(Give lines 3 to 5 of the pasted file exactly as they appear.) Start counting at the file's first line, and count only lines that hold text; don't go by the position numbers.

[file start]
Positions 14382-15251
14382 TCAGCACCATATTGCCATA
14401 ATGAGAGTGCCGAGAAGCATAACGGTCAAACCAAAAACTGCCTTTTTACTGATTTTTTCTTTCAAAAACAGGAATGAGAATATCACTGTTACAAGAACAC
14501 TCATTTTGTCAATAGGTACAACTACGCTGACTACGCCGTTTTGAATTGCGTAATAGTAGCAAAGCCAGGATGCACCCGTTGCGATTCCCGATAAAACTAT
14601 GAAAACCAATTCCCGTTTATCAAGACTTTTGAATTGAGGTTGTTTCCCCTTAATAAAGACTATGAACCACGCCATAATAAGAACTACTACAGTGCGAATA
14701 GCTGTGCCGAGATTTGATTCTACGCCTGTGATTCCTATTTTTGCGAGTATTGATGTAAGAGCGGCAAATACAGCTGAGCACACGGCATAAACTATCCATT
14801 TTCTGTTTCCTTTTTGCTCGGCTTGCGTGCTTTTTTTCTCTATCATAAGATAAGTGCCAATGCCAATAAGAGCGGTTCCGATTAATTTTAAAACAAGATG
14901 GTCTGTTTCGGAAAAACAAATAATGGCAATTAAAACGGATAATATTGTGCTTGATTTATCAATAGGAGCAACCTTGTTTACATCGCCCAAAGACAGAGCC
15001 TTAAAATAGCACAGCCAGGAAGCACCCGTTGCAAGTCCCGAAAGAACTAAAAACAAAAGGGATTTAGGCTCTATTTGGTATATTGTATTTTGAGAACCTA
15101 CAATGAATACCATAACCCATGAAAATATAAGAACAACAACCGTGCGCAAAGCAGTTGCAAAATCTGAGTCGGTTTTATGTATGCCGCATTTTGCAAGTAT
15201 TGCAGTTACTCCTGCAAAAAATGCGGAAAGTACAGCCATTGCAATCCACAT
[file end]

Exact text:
14401 ATGAGAGTGCCGAGAAGCATAACGGTCAAACCAAAAACTGCCTTTTTACTGATTTTTTCTTTCAAAAACAGGAATGAGAATATCACTGTTACAAGAACAC
14501 TCATTTTGTCAATAGGTACAACTACGCTGACTACGCCGTTTTGAATTGCGTAATAGTAGCAAAGCCAGGATGCACCCGTTGCGATTCCCGATAAAACTAT
14601 GAAAACCAATTCCCGTTTATCAAGACTTTTGAATTGAGGTTGTTTCCCCTTAATAAAGACTATGAACCACGCCATAATAAGAACTACTACAGTGCGAATA